How can a distributor address medicine shortages?
Medicine shortages are a growing challenge worldwide. Proactive preventive measures require close collaboration from all actors in global supply chains. As a pharmaceutical distributor, Oriola can support pharmaceutical companies with data-based supply and demand planning, notes Nicklas Widding, Oriola’s Commercial Director, Sweden.
Secure distribution of medicines to patients is a key element in Nordic welfare societies and their healthcare systems. In the Nordic countries, the availability of medicines has long remained at a high level, but shortage situations have increased in the past years, as in other European countries. There are many different reasons for challenges in medicine availability, starting from shortages of a single raw material or global supply problems to the small size of the Finnish and Swedish markets. The current uncertain situation in Europe, inflation, and increased manufacturing and shipping costs have accelerated the challenges.
At worst, shortages can affect patient safety and increase the burden of the healthcare system. Minimising their risk and ultimately the patient impact is a common aim for many actors in the healthcare chain, from pharmaceutical companies and medicine wholesalers to authorities. Oriola’s position in the middle of the healthcare value chain and long tradition in supporting the availability of medicine for healthcare give us a unique viewpoint. As a pharmaceutical distributor, we secure reliable and on-time deliveries for pharmacies, hospital pharmacies, veterinarians and other healthcare operators. We provide an efficient supply chain as a service to our pharmaceutical company customers, but they have the overall responsibility for the continued supply of the medicines to the markets.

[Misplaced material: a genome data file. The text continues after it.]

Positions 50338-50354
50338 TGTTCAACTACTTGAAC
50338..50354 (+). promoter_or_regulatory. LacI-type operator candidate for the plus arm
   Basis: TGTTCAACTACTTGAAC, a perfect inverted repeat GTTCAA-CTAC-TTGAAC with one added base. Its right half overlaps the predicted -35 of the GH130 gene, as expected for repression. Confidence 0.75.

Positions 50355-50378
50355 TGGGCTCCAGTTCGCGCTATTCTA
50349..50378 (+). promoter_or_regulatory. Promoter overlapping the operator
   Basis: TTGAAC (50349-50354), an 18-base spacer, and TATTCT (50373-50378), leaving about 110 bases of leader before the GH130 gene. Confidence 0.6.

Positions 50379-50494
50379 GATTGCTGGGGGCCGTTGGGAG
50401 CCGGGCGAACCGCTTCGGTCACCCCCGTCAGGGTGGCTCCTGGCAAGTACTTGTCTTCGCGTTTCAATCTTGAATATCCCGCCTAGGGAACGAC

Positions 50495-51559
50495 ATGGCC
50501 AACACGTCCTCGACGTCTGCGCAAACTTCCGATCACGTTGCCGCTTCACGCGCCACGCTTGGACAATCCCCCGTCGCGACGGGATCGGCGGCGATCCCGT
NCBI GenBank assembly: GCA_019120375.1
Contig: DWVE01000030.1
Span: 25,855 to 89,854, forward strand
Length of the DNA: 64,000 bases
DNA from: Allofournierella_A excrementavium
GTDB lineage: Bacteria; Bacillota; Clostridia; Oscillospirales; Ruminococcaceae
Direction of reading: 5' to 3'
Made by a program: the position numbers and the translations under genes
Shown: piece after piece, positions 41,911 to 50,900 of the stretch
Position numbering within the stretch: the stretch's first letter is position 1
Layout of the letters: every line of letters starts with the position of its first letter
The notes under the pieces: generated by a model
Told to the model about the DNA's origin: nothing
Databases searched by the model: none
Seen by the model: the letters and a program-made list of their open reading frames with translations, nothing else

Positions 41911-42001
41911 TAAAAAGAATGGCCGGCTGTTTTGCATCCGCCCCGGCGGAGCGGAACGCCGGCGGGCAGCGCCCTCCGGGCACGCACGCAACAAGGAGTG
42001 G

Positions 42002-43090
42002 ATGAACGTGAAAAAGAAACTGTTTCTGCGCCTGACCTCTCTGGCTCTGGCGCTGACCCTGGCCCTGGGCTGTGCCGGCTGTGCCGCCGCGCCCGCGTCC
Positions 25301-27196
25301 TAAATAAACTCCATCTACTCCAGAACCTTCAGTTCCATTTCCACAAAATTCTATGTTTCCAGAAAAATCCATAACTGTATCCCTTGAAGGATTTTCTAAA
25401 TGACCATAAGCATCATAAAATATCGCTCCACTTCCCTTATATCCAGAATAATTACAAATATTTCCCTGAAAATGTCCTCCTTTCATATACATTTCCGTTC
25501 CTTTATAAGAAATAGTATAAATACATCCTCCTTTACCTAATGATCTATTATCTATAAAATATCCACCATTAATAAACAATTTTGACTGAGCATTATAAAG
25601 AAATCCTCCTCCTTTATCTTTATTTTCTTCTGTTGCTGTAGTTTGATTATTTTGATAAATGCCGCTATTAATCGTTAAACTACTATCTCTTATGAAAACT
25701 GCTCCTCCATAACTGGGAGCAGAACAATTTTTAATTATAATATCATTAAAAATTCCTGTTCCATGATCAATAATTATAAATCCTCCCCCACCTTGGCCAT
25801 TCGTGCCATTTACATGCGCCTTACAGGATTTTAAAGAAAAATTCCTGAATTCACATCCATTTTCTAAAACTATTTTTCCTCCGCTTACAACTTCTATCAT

As a distributor, we have limited ability to reduce any bottlenecks in global supply chains, but with effective use of our distribution data we can support pharmaceutical companies to manage supply and demand and mitigate the risk of shortages. As an example, our reporting tools give valuable indication when the inventory levels are low at our warehouses and need to be refilled. If the shortage situation cannot be prevented, a pharmaceutical company is responsible for informing the rest of the healthcare value chain: pharmaceutical wholesalers, hospital procurement departments, pharmacies and veterinarians. As a partner, we provide pharmaceutical companies with effective communication channels to reach pharmacies, hospital pharmacies, medical centres and veterinarians in Finland and Sweden. In each shortage situation, we work closely with the pharmaceutical company for the best possible outcome.
For an individual patient a shortage situation is always inconvenient. In most cases, patients can be offered an alternative medicine in the market but at worst, treatment continuity may be at risk. If there is no other licensed medicine available that is suitable for the patient, our Special Licensed Medicines importing service can provide a solution. With our expertise and wide international supplier network, our dedicated team can find and import, both human and veterinary medicines, to meet the patient’s needs.
Developing effective preventive measures and preparedness plans requires close and open collaboration between various stakeholders in the supply chain. There are good examples of such joint efforts. In Finland, the obligatory stock is securing the supply of critical medicines, and in Sweden there are many continuing governmental and industry initiatives to secure availability for example in a crisis. Also, the EU has an ongoing collaborative initiative to tackle supply disruptions. To provide our extensive experience to support decision-making, Oriola is participating in various collaboration forums and engaging in a continuous dialogue with the authorities, our customers and other industry organisations. By combining our and our partners’ expertise, we are working together for a healthier tomorrow.
Nicklas Widding works at Oriola as Commercial Director, Sweden. He has more than 14 years of experience in pharmaceutical distribution and supply chain development.